A key element to her recovery has been taking on an attitude to be kinder to herself – hence the introduction of her pre-race routine to write the word ‘smile’ on the back of her left hand and her mum to do the same on Tafuna’i ’s right hand.
“To be kinder to myself is the most important lesson I’ve learned over the past two years,” she says. “I was super harsh, which impacted on my self-confidence and self-esteem.
“When I used to prepare ahead for a competition, I would swear at myself, thinking it would help me to feel angry or excited. But all it did was put me down.”
Writing the word smile was suggested by her mental performance coach.
“It helps when I’m in the blocks – when I look at the back of my hands, I automatically feel relaxed which allows me to run better,” she says.
Starting her running journey from the age of three after joining Avondale Athletics Club, Tafuna’i also featured as a national standard swimmer until opting to focus her sporting endeavours solely on athletics from the age of 16.
The decision proved inspired, as she snared national U18 bronze medals in the 100m and 200m. But she feels a key moment in her athletics development came after joining the training group of current coach Mortimer in 2017.
“James is very understanding and makes his athletes’ feel comfortable in the training environment,” she explains.
“With the training squad he has cultivated, he acknowledges we all have individual goals but that we all respond differently to his training programme. He’s always patient and takes the time to check we are all okay, and never puts any pressure on us.”
Tafuna’i is also delighted to call New Zealand’s fastest woman’, Zoe Hobbs, a training partner. Hobbs, who earlier this season blitzed to a New Zealand resident record of 11.35 – within 0.03 of the 28-year-old national 100m record, says it is “a honour” to train alongside the 2019 World Championship representative and she has learned a lot from her fellow sprinter.
“I have a lot of respect for her because we are quite similar in that we are both very goal driven,” she adds. “Zoe is amazing to watch as she puts the same amount of energy into everything she does, both on and off the track”.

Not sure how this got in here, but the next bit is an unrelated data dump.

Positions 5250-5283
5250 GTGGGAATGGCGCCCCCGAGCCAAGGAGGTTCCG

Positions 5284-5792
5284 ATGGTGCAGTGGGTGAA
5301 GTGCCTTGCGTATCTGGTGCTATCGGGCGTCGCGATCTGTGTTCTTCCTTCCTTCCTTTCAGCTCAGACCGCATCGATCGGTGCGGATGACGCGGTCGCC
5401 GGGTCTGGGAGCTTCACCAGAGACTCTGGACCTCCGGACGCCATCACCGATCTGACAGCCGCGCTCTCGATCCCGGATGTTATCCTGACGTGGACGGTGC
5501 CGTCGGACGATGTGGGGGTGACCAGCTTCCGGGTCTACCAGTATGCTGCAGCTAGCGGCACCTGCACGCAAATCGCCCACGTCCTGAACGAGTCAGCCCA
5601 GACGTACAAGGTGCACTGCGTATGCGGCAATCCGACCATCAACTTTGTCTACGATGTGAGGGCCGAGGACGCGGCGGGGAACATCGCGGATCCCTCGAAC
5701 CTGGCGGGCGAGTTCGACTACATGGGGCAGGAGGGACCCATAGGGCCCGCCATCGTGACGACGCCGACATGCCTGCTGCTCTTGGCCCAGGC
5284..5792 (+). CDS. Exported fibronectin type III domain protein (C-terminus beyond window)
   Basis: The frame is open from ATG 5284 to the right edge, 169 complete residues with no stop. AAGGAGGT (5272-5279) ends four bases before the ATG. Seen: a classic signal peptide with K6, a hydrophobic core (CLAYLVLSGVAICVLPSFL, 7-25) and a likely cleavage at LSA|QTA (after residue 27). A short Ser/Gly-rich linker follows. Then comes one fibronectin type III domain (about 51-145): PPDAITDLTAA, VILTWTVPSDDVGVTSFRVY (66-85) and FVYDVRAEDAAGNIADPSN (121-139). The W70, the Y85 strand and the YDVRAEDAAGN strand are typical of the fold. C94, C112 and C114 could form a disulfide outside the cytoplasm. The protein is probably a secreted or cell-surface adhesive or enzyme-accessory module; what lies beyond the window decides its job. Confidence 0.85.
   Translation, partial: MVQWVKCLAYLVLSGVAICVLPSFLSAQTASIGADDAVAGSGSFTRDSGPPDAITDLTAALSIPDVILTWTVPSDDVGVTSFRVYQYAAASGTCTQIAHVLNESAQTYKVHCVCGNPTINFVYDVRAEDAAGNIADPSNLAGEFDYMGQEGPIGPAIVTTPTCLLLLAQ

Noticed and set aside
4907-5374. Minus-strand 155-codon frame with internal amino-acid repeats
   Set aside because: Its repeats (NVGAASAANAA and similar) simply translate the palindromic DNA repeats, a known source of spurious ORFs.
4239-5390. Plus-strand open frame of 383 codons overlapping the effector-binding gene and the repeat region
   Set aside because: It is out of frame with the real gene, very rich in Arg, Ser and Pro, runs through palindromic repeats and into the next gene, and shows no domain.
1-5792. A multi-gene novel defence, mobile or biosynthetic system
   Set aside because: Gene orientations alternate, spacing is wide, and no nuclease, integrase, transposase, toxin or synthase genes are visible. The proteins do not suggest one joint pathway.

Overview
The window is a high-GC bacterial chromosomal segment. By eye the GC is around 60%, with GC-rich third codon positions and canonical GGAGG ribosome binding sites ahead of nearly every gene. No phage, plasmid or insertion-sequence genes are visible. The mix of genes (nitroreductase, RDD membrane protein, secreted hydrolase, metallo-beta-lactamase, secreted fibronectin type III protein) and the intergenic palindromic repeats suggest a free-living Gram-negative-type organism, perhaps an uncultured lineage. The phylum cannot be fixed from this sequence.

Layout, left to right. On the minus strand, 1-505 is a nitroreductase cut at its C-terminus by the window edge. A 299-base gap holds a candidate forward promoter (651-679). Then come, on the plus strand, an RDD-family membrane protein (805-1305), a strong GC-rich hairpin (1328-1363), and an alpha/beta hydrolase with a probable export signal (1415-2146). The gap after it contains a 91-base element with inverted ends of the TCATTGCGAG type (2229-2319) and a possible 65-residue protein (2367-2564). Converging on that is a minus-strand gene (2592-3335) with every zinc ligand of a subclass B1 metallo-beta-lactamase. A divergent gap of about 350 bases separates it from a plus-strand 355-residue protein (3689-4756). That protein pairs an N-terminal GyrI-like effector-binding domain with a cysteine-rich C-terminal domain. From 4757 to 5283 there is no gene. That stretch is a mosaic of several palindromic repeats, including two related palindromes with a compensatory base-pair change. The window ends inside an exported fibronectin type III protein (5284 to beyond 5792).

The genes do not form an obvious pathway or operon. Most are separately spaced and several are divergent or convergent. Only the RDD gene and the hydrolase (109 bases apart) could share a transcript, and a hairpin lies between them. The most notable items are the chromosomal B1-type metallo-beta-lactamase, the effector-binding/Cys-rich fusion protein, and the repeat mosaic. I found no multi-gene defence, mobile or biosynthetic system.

In her life off the track Tafuna’i has also excelled – graduating with a Bachelor of Arts in communication in her goal to becoming a sports reporter. Last year she was given a golden opportunity after successfully applying for an internship at TVNZ – where she was mentored by former Black Fern, journalist and presenter Melodie Robinson.
Tafuna’i is now working as a desk assignments co-ordinator alongside other aspiring journalists and reporters, and she’s been working with the America’s Cup production team.
“When I had the opportunity to be mentored by Melodie, I took it with both hands,” she says. “After battling with depression and anxiety I felt like the goals I set out for myself started to align.”
TVNZ have also been accommodating Tafuna’i’s athletic goals, including her training five days a week.
The North Harbour Bays Athletics runner knows mental health issues have not magically disappeared but a more positive, carefree mindset has helped.
“I’m running well and I think that it’s because I’m generally happy with myself. But it took a long time to get here,” she explains.
“I’m managing my mental health and it’s reflected in my results and day-to-day life. However, I still have my good and bad days and that’s okay. I’m kinder on myself, and as a consequence having more fun training and competing.”